I've heard about buildings in heavily loaded downtown areas served with what's called a "network service." To me, I look at this setup as as a system of large vault type transformers installed in the street that are paralleled onto the secondary mains and connected with a special switch called a "network protector." I've seen a special kind of electric meter called a "self contained network meter" and needs a fifth terminal? What is the difference between a 120/208 Y network service and a standard 120/208 Y service? I don't understand why a service like this needs a special meter. Perhaps I've got it confused.
If anyone can explain this to me I'd be most greatful. Thanks.
You may be encountering different uses of the term 'network service', with entirely different meanings.
I have seen the term used to describe 120/208 'single phase' service, such as might be used for individual residences in an apartment building. Such a service is really two legs of a 208/120 wye, and so at the basic physics level is not really 'single phase'; but is used in the same fashion as a residential single phase service.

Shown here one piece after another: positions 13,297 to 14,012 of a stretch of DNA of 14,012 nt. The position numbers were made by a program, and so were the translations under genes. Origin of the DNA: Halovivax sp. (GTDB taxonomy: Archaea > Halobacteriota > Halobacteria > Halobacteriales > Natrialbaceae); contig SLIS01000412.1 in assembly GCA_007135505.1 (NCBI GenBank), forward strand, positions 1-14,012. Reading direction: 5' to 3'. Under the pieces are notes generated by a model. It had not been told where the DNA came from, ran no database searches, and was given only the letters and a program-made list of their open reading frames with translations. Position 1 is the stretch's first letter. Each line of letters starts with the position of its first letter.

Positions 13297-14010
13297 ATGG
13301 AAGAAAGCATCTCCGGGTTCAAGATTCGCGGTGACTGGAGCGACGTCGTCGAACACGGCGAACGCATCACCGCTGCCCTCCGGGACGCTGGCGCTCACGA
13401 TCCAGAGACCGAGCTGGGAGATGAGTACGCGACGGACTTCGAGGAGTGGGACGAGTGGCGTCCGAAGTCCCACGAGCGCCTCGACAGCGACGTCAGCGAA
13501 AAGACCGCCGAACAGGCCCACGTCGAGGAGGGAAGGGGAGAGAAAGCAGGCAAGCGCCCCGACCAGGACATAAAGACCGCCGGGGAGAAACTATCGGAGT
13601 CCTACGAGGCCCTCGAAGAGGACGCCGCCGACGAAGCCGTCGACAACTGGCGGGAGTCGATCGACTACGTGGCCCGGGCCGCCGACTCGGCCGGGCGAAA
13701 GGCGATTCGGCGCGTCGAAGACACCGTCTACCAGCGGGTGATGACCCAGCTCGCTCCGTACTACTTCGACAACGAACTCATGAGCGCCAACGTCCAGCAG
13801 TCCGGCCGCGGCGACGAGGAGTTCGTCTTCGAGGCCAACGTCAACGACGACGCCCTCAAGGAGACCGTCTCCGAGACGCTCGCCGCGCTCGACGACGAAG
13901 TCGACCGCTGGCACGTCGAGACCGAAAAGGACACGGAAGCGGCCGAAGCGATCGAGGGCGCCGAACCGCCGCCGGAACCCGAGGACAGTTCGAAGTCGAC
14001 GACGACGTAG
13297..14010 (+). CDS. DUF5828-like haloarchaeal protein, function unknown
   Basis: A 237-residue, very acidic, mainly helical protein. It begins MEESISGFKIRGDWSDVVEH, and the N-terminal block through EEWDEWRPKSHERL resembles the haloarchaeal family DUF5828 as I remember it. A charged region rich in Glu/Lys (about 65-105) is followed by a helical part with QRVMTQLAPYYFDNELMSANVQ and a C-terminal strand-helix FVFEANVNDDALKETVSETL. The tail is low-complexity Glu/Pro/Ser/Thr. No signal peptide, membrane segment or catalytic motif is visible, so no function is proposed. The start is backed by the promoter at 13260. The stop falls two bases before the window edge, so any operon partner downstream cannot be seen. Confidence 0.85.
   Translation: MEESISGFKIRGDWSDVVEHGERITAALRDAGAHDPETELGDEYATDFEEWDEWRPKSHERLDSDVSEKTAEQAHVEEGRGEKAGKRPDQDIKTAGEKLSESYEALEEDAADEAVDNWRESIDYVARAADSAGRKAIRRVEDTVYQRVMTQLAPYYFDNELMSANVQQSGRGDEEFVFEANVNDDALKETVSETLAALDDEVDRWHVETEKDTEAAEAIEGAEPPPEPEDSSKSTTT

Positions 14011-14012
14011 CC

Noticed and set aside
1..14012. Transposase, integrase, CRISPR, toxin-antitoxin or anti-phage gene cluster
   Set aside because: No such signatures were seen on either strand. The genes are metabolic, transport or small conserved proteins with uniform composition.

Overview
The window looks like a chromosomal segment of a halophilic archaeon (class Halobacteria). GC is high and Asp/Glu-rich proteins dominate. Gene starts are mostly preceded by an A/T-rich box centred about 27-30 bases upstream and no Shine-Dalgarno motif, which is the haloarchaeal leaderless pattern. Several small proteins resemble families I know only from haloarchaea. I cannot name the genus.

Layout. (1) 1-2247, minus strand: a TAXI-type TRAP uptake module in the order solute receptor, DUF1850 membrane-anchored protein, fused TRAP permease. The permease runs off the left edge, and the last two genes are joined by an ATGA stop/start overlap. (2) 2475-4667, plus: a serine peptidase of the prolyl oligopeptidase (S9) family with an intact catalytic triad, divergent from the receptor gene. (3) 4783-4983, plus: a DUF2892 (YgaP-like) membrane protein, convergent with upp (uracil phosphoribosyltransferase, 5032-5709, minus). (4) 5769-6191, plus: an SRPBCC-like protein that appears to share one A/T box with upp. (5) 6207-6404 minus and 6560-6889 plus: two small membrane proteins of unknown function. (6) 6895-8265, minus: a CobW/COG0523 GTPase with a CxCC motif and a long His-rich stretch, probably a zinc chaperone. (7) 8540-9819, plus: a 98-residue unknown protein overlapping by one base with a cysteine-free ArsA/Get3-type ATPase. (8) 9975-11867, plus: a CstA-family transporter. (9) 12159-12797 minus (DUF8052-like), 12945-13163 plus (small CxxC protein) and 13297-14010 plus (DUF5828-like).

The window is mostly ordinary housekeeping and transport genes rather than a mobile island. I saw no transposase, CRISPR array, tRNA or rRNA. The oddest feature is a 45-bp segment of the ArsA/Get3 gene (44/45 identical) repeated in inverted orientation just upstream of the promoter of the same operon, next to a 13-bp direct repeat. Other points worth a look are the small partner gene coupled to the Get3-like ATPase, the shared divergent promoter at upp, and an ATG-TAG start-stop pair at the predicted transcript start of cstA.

As to why two legs of a 120/208 service requires a different meter from a 120/240 service: A standard meter for 120/240 single phase service 'cheats' and is not 'blondel compliant'. The 'blondel theorem' basically says that to correctly meter a three wire service you need to make _two_ voltage measurements (say the two leg-neutral voltages), and _two_ current measurements (say the two 'hot' leg currents). A standard 120/240 meter simply makes one voltage measurement (the leg-leg voltage) and then assumes that the leg-neutral voltage is exactly 1/2 of this value. In other words the meter ignores any phase difference or imbalance.
Because of the phase difference present in a two leg 120/208 service, such a meter would read anywhere up to 14% low, not accurate enough for utility metering.
Basically what you are saying is that you need a meter with two voltage coils, and have each coil connected between the neutral and each hot leg. I would imagine that the neutral would get connected to the sideways fifth terminal, instead of with a standard 120/240 v where the meter is not connected to the nuetral at all (one voltage coil that gets 240, connected to L1 & L2)